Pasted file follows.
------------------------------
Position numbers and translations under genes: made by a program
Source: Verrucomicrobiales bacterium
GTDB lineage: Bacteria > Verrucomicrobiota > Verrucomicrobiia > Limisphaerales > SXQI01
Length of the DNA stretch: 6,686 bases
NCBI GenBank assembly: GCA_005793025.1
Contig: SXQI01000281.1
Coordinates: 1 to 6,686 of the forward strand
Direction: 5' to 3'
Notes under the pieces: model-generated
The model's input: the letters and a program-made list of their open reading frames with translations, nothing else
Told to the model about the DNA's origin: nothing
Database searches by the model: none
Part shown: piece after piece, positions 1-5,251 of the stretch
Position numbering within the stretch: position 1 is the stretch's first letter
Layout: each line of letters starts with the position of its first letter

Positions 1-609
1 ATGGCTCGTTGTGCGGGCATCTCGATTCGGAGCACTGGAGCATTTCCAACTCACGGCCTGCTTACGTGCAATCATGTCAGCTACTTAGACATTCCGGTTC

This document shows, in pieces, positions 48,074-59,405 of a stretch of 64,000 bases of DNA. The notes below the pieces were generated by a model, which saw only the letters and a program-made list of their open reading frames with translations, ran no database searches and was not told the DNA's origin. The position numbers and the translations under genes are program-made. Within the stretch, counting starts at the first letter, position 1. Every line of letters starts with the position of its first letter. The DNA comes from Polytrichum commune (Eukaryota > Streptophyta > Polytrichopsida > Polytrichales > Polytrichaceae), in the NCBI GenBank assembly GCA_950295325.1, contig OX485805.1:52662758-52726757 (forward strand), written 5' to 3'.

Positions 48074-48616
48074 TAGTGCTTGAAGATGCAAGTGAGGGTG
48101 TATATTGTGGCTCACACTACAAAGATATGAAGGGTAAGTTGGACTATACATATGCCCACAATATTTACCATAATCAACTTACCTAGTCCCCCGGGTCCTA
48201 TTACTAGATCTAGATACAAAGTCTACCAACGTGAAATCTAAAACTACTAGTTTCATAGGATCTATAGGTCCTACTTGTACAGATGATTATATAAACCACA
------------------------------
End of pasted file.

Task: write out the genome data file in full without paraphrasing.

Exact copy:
Position numbers and translations under genes: made by a program
Source: Verrucomicrobiales bacterium
GTDB lineage: Bacteria > Verrucomicrobiota > Verrucomicrobiia > Limisphaerales > SXQI01
Length of the DNA stretch: 6,686 bases
NCBI GenBank assembly: GCA_005793025.1
Contig: SXQI01000281.1
Coordinates: 1 to 6,686 of the forward strand
Direction: 5' to 3'
Notes under the pieces: model-generated
The model's input: the letters and a program-made list of their open reading frames with translations, nothing else
Told to the model about the DNA's origin: nothing
Database searches by the model: none
Part shown: piece after piece, positions 1-5,251 of the stretch
Position numbering within the stretch: position 1 is the stretch's first letter
Layout: each line of letters starts with the position of its first letter

Positions 1-609
1 ATGGCTCGTTGTGCGGGCATCTCGATTCGGAGCACTGGAGCATTTCCAACTCACGGCCTGCTTACGTGCAATCATGTCAGCTACTTAGACATTCCGGTTC

This document shows, in pieces, positions 48,074-59,405 of a stretch of 64,000 bases of DNA. The notes below the pieces were generated by a model, which saw only the letters and a program-made list of their open reading frames with translations, ran no database searches and was not told the DNA's origin. The position numbers and the translations under genes are program-made. Within the stretch, counting starts at the first letter, position 1. Every line of letters starts with the position of its first letter. The DNA comes from Polytrichum commune (Eukaryota > Streptophyta > Polytrichopsida > Polytrichales > Polytrichaceae), in the NCBI GenBank assembly GCA_950295325.1, contig OX485805.1:52662758-52726757 (forward strand), written 5' to 3'.

Positions 48074-48616
48074 TAGTGCTTGAAGATGCAAGTGAGGGTG
48101 TATATTGTGGCTCACACTACAAAGATATGAAGGGTAAGTTGGACTATACATATGCCCACAATATTTACCATAATCAACTTACCTAGTCCCCCGGGTCCTA
48201 TTACTAGATCTAGATACAAAGTCTACCAACGTGAAATCTAAAACTACTAGTTTCATAGGATCTATAGGTCCTACTTGTACAGATGATTATATAAACCACA